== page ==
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Elijah Gates Camp - Archives

Captain Thomas C. Holland with General Armistead at Gettysburg

The article in the Veteran for September, 1920, by J.A. Stevens, of Burnet, Tex., and the response to it in the November issue by Mrs. H. F. Lewis, of Bristol, Tenn., all in regard to the death and last expressions of Gen. Lewis Armistead after that famous charge of Pickett's men at Gettysburg on the 3d of July, 1863, bring out this statement from me.

This first histories written after the war stated that General Armistead was killed on the field, which I had to correct through the public journals. He died, as well as I remember, about 9 a.m. on July 5 after intense suffering. I never shall forget his request after we were moved to a temporary hospital beneath the shade of some trees. "Please don't step so close to me," said he to the surgeons and nnurses as he lay on the cot on the ground.

We started on the charge, as history tells, with approximately five thousand men. My company (G, 28th Virginia) had eighty-eight men, and only seven answered at roll call that night–some killed, some wounded, and some missing. General Garnett was on the right, General Kemper bringing up the left, and Armistead in the center. As we "marched through the valley of death" and after we crossed the Emmettsbur road our men began to fall fast. The colonel of the 28th Virginia, R. C. Allen, was killed after we had gotten within some two hundred yards of the stone fence. The next officer I saw fall was General Garnett. We then crossed the stone fence almost at the mouth of Cushing's Philadelphia Battery, and here is where General Armistead fell. I was a little to his left and had passed only a few paces when I fell, unconscious as to what was going on. during the afternoon General Armistead, myself, and quite a number of officers were removed to the temporary hospital over beyond Cemetery Heights.

While on our way to the trees where we were taken no one stopped our carriers but once, and he seemed to be an ambulance officer or surgeon, who only directed the ambulance party. I am confident that no one spoke to General Armistead en route to those trees, as we were quite close to each other. What may have taken place at the hospital I am not prepared to say.

While at the peace meeting at Gettysburg in 1913, standing where General Armistead fell, a man and his wife approached the spot where I fell just fifty years before, this being to the left of where Armistead fell and some ten steps in advance, where I stuck a stick in the ground to indicate the place. The man proved to be a member of Cushing's Battery of Philadelphia, if I am not mistaken. He said to his wife: "Here is where I killed the only Rebel I know of during the war. I may have killed others, but this is the only one I know I killed, and if that was away from my mind I would feel free in saying that I never killed any one that I know of." She said: "It is too bad that you killed him" He replied that the mman must have been crazy; that he was an officer and was waving his hat above his head and halloaing" "Come on, boys."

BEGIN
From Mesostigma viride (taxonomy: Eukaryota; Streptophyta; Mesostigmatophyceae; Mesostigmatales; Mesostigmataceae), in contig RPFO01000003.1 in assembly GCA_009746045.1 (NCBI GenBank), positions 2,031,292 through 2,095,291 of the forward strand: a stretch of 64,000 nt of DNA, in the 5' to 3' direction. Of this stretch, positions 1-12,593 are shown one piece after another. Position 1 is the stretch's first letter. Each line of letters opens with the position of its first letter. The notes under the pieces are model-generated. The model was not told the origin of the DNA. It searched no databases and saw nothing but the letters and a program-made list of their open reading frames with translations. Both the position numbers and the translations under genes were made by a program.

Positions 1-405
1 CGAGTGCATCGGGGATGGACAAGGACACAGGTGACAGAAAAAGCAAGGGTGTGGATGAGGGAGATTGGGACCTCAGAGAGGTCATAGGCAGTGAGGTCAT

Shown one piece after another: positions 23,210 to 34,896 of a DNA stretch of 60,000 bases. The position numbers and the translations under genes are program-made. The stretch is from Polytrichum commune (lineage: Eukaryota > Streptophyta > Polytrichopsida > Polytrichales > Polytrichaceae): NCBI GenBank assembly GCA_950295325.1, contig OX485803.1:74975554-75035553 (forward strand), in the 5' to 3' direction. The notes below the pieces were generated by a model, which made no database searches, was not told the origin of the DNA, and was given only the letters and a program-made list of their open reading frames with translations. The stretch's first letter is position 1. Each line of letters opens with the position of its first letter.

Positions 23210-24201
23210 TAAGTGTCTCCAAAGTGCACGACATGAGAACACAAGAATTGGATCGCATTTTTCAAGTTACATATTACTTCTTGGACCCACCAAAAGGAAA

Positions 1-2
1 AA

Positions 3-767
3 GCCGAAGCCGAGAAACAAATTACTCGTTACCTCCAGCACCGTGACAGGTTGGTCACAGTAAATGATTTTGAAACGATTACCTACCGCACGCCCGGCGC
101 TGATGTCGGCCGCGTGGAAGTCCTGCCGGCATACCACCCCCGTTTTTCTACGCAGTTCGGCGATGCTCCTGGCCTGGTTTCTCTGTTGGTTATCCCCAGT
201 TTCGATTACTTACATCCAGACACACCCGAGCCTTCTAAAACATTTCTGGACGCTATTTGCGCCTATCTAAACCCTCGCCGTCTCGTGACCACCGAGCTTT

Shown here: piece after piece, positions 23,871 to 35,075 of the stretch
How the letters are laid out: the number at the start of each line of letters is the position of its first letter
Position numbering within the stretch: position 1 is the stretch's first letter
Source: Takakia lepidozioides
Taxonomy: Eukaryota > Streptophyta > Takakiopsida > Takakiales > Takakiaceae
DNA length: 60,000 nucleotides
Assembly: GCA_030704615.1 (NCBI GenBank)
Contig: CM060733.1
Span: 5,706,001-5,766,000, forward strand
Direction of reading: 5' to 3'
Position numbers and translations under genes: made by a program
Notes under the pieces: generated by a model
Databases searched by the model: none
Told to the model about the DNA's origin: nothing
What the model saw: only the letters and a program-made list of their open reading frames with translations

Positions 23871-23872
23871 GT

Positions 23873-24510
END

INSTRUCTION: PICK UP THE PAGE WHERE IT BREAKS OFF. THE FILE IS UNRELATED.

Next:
At this I knew I was the one referred to, and I thought I would relieve his mind. So I said to him: "I am the man you killed, but I am a pretty lively corpse." He stepped back, and I saw he was shocked, so I said: "Here is where the ball entered my left cheek, and here is where it came out at the back of my head." He then grasped my hand and inquired my name and gave me his. He introduced me to his wife, and they very insistenlyy invited me to go over to the hotel where they were stopping and take dinner with them. But, owing to pressing business at the time, I could not go. I had been made adjutant general of Pickett's Division for the bogus charge and was pressed for time. However, this man and I began a correspondence and kept it up until I moved from Kansas City to Steedmman, in Callaway County, Mo., some six years ago.

I want to make an appeal to the contributors of the Veteran. Please do not fail to send reminiscences of 1861 to 1863, as our Army of Northern Virginia never lost a battle within that time. I like to read the war stories of 1863-65, but after the Gettysburg fight the news was not so interesting or pleasing to us.

Feb. 1921

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